Talinda Bennington, widow of Linkin Park singer Chester Bennington who died of suicide in July of last year, has been unfairly attacked online since her husband’s passing. Many fans of the alt-rock band have blamed her for his death, saying that she should have done more to save Chester. While it is true that many people who die of suicide show warning signs before they act, not all of them do, and pointing a finger at one person or life event as the “cause” of another person’s suicide ignores the complex nature of what is truly a public health issue. Talinda recently illuminated all of these things and more by discussing her personal experience losing Chester, and how she’s dealt with the aftermath.
Last Wednesday, Talinda spoke on a panel organized by Canada Event Safety, where she spoke openly about Chester’s struggle with mental health—a struggle she shared, but in very different ways:
“He struggled with addiction and depression: two things that I have never struggled with, although I do have my own demons, my own hardships growing up, we just handled them in very different ways. So I came from a point of complete, for lack of a better term, ignorance to the situation.”
She also shared that his death came as a “complete surprise” and how she “naively” thought that the suicide of another close friend, Audioslave singer Chris Cornell, would be enough to keep Chester from attempting the same. She describes how happy Chester was during their last family vacation:
“My husband was full of life. He had to go back home early to work; he was very excited to be promoting the new album and doing stuff. He was happy. He gave me a kiss goodbye, gave the kids a kiss goodbye, and I never saw him again.”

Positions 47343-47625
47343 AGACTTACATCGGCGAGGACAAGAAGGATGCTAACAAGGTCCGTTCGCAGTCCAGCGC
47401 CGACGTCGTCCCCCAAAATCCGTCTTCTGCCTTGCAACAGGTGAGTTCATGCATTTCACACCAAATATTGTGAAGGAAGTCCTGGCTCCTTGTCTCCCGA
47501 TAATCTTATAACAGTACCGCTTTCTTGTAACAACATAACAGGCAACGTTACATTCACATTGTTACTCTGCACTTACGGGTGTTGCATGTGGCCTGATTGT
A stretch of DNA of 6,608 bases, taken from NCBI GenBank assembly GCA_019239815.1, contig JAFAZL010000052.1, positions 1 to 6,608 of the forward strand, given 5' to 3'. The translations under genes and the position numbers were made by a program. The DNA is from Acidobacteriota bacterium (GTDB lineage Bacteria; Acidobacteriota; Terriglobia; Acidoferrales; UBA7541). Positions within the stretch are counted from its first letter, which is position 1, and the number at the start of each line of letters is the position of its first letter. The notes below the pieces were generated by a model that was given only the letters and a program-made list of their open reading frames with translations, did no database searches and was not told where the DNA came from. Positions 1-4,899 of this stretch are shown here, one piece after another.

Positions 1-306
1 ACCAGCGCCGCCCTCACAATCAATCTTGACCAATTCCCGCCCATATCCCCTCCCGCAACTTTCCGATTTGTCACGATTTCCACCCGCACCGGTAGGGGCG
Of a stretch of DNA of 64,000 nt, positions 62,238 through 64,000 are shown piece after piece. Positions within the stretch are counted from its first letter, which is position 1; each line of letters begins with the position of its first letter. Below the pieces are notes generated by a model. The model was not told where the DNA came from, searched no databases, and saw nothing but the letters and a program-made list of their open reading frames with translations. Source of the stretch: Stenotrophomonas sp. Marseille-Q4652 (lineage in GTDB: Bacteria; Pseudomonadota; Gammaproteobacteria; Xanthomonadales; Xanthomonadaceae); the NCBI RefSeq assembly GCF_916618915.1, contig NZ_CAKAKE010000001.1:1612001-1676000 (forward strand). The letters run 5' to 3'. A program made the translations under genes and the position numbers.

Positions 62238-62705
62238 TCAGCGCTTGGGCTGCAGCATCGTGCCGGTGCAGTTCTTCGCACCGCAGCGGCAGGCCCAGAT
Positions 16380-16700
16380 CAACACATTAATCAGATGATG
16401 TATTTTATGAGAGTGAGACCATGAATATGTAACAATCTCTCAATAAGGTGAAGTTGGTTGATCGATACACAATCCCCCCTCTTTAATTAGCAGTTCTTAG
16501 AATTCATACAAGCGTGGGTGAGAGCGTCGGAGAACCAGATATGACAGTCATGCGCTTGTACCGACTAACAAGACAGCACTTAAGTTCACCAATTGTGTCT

And she spoke about what she knows about Chester’s death—how he had been sober for six months leading up to the his passing but drank the night before he died. Despite what anonymous commenters online have cruelly said about her, she doesn’t blame herself, her family, Chester’s friends, or even the alcohol that he drank, but the “lifetime of unhealthy neural pathways” created by his struggles with depression and addiction. The takeaway, she says, is to remember how important caring for yourself is, how we should all work to destigmatize mental illness:
“He had a lot of shame when, in the past, he relapsed, shame that he had just begun to share with me in the couple of months before he died, shame that I didn’t even know a person could have. So when he passed, and I learned that there were two empty beer bottles in the room, I knew he had relapsed, but I also knew that he wasn’t so intoxicated, out-of-his-mind, like I would have thought. I knew instantly that that drink triggered that shame, triggered a lifetime of unhealthy neural pathways, and this is what I want to get through to as many as I can: It is so important that we take care of our mental health.”
Watch the whole panel below.